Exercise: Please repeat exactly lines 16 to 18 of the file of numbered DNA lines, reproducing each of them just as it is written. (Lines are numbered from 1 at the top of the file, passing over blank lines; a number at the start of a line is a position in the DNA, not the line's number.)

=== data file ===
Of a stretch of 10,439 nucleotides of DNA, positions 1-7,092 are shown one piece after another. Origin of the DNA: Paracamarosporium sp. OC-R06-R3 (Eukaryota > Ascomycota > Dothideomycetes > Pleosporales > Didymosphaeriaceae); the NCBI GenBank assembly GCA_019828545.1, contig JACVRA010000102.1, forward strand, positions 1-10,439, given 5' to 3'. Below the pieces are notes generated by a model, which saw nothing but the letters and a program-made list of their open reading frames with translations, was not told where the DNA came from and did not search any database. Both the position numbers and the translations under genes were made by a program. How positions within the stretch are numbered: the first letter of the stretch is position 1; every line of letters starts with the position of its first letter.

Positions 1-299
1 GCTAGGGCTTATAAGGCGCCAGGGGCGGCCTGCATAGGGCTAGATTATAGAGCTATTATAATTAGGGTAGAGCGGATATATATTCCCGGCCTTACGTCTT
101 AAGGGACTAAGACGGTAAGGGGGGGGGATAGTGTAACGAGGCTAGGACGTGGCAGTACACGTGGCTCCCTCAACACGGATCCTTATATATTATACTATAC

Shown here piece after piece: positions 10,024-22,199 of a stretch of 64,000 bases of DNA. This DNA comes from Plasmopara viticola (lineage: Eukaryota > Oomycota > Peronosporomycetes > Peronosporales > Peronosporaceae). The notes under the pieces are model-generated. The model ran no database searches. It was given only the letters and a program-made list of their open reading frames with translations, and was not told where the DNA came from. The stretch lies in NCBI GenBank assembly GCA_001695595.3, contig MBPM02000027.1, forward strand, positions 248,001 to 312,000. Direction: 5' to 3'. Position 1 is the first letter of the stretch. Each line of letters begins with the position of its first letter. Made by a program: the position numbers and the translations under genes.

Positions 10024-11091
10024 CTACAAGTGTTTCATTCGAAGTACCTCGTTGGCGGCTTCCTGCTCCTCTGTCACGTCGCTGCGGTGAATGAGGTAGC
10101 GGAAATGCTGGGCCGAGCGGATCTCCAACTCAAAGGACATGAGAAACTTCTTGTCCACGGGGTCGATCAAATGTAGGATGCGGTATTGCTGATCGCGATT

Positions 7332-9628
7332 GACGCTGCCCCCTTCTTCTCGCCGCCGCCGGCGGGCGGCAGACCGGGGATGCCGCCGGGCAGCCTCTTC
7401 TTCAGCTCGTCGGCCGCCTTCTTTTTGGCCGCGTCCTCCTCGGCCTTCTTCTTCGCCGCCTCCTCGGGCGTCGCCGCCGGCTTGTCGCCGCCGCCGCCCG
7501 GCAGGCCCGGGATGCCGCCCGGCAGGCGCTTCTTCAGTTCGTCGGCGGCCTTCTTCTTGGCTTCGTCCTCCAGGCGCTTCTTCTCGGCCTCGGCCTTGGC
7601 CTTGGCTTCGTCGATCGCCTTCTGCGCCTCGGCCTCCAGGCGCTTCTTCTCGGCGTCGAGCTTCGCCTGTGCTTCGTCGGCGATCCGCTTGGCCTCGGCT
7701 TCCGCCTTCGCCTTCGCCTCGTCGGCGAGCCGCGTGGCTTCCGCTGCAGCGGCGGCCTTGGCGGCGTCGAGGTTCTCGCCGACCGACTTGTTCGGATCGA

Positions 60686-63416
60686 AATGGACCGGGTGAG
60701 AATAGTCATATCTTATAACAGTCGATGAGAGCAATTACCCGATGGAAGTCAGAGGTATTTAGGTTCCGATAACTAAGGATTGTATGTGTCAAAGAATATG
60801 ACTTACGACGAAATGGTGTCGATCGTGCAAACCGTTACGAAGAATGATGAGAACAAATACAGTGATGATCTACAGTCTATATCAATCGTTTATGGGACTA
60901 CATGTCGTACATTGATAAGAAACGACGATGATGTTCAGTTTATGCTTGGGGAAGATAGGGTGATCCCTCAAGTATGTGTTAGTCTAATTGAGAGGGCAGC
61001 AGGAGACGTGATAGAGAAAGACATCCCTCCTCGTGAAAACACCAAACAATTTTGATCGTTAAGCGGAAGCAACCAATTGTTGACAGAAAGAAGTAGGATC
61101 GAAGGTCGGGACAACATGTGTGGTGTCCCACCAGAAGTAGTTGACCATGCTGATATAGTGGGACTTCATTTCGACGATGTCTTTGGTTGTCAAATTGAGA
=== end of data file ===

60686 AATGGACCGGGTGAG
60701 AATAGTCATATCTTATAACAGTCGATGAGAGCAATTACCCGATGGAAGTCAGAGGTATTTAGGTTCCGATAACTAAGGATTGTATGTGTCAAAGAATATG
60801 ACTTACGACGAAATGGTGTCGATCGTGCAAACCGTTACGAAGAATGATGAGAACAAATACAGTGATGATCTACAGTCTATATCAATCGTTTATGGGACTA